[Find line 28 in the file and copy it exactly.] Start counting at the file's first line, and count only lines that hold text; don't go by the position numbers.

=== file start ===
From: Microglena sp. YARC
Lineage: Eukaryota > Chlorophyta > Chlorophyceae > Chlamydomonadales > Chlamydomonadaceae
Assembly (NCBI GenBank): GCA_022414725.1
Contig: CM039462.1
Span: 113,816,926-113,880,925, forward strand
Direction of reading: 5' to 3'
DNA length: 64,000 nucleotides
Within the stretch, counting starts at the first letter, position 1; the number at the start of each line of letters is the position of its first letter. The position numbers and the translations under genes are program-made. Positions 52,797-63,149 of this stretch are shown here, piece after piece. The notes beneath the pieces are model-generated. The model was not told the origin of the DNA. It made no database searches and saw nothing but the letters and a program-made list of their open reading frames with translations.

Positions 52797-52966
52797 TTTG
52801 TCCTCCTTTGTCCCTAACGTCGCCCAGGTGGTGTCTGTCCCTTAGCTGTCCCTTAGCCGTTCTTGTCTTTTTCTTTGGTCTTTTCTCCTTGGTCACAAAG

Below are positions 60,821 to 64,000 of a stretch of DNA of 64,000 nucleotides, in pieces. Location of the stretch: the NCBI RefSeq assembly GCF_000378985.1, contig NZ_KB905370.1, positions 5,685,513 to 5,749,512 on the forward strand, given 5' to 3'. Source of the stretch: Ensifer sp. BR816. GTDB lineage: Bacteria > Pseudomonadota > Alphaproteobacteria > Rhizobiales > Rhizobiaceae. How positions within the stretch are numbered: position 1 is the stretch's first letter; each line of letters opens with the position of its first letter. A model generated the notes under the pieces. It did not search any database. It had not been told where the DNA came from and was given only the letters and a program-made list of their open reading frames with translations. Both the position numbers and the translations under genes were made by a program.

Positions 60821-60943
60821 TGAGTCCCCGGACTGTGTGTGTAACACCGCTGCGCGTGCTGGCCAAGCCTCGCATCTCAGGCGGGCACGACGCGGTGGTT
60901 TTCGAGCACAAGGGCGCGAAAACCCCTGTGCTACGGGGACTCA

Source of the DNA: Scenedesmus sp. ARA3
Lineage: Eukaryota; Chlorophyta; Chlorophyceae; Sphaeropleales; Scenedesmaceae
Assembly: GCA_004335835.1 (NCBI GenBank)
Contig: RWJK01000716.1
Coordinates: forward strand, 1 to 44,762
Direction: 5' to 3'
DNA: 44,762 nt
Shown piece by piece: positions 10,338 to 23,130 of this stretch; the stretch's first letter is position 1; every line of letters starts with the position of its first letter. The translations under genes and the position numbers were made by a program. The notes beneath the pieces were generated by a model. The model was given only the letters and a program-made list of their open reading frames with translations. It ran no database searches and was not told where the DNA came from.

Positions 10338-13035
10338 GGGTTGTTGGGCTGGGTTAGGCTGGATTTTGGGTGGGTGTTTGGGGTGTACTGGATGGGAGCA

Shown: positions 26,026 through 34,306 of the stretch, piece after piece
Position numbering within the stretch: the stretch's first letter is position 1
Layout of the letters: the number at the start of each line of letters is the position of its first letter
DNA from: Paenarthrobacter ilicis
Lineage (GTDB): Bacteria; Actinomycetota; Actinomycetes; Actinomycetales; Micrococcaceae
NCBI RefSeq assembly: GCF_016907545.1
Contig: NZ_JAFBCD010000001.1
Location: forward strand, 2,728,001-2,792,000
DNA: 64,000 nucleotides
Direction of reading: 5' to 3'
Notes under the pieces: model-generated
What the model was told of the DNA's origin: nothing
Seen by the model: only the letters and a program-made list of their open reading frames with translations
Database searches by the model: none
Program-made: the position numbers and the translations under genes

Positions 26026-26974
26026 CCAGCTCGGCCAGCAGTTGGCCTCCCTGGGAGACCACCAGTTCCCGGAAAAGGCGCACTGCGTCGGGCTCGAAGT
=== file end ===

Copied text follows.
Layout of the letters: the number at the start of each line of letters is the position of its first letter